Sharif also strives to create an environment in which the contributions of the IT team are supported and appreciated. He notes that typically IT receives attention and scrutiny when something isn’t working properly. However, Sharif recognizes the team needs to also receive acknowledgment for things that work well. He celebrates National Health IT Week at Fresenius and consistently reminds his IT team that they are an intrinsic part of delivering high-quality patient care.
With constantly evolving IT solutions, Sharif has become adept at change management. “To be a change agent, you need to learn what the environment is like, what motivates people, and what their drivers and pain points are,” he explains. “The first step to implementing change is to over-communicate so that everyone understands the rationale behind the change.” Sharif says that getting buy-in from the right stakeholders within an organization is important, and he cautions against a one-size-fits-all approach. Something that worked previously at a different organization may not work as smoothly in another context.
Currently, Sharif and his team are cultivating products that help patients take control of their care at home. Fresenius’ clinical, business, and IT teams are dedicated to developing solutions that will help patients interact virtually with their providers, and are investing in systems and tools to provide proactive interventions and support programs for patients and providers.
Another priority for Sharif is providing best-in-class solutions for nephrology practices. Acumen Physician Solutions is a Fresenius subsidiary and a leading nephrology practice EHR system. Acumen recently partnered with Epic to power their next generation EHR system called Acumen 2.0. This unprecedented partnership allows nephrology practices to take advantage of Epic’s powerful tools with Acumen-developed, nephrology-specific workflows, content, and services.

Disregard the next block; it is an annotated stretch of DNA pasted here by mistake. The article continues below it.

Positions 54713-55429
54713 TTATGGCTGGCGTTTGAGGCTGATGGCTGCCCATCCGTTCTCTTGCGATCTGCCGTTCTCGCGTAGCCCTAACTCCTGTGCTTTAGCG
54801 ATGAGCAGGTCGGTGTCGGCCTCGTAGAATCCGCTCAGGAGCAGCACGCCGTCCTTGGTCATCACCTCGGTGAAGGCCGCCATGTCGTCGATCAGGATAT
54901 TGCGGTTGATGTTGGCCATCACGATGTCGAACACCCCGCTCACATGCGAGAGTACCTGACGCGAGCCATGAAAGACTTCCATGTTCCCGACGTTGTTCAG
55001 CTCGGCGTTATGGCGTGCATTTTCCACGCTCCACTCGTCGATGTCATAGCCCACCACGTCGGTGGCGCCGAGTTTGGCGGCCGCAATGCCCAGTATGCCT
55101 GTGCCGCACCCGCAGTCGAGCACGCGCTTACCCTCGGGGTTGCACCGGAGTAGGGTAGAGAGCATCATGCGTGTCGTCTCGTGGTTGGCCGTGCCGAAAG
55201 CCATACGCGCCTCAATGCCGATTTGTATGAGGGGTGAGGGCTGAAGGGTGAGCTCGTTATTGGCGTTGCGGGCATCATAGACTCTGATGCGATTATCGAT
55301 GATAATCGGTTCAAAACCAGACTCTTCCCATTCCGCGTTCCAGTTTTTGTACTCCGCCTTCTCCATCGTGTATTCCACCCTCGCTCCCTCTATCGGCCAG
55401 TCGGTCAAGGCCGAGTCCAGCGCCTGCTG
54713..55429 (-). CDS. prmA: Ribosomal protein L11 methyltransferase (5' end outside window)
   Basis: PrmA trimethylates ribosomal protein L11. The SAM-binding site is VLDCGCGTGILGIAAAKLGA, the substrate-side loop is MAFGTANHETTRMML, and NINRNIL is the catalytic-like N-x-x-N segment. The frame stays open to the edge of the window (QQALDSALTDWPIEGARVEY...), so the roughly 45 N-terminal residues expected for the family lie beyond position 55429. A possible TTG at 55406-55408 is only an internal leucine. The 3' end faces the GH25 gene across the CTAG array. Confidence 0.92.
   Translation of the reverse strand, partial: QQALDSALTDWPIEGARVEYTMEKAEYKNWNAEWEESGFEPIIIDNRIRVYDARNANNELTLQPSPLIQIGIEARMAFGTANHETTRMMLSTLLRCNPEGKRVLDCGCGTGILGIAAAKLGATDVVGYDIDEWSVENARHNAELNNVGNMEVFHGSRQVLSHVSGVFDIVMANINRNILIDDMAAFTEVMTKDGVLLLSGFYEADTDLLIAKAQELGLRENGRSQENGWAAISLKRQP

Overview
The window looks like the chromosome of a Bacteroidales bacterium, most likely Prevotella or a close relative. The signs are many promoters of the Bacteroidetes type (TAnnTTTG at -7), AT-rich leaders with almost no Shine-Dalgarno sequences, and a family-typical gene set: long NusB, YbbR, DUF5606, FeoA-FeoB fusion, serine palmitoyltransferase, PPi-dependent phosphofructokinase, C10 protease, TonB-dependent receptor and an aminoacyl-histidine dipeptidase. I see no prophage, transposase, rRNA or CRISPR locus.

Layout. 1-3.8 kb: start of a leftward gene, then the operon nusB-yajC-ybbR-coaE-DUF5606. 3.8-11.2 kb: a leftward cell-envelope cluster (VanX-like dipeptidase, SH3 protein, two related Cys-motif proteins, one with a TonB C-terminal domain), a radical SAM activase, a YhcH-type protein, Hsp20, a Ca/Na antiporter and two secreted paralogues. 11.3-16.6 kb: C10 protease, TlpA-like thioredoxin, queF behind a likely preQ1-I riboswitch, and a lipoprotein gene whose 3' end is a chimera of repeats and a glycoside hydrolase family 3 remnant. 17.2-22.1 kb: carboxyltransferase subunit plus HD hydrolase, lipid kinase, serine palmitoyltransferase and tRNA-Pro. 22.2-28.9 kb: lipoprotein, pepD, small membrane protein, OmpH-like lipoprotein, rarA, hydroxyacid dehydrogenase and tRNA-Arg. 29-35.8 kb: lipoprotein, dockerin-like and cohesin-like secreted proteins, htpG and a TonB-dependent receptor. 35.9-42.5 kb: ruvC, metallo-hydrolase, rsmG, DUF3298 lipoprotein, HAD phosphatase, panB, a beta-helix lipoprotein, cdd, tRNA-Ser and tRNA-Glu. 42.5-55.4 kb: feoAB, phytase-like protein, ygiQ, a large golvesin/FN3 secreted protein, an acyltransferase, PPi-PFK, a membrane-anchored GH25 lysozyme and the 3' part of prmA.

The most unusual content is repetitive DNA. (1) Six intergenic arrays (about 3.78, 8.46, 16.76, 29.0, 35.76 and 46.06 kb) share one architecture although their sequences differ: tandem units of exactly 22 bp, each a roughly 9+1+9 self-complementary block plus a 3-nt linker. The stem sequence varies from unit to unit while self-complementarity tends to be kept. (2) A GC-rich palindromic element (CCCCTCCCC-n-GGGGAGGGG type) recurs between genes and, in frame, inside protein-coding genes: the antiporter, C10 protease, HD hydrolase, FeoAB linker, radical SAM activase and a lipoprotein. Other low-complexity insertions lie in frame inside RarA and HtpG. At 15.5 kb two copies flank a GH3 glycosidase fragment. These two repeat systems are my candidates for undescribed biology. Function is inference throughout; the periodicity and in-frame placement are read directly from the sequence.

Acumen has recently added Acumen Revenue Cycle Management Service to support the nephrology practices. Acumen Revenue Cycle Management is the solution for allowing doctors to spend more time with their patients while Acumen’s trusted, experienced team manages the practice’s billing. Bridging the gaps between clinicians and IT is ultimately a means to improve patient care, but it comes with the additional benefit of improving the financial health of the practices. Acumen Revenue Cycle Management helps practices get paid faster, with fewer denials and more efficient claims, ultimately leading to more attention to patients’ care.
Sharif has been utilizing his expertise as a physician and technologist, and relying on his strong business acumen to ensure that providers have the tools necessary and the services available to provide the best patient care. “My highest priority is making sure our staff is happy and we provide the best available tools and services to deliver care to our patients. When our physicians and clinicians are happy and confident in their resources, they provide better care for the most important people: the patients.”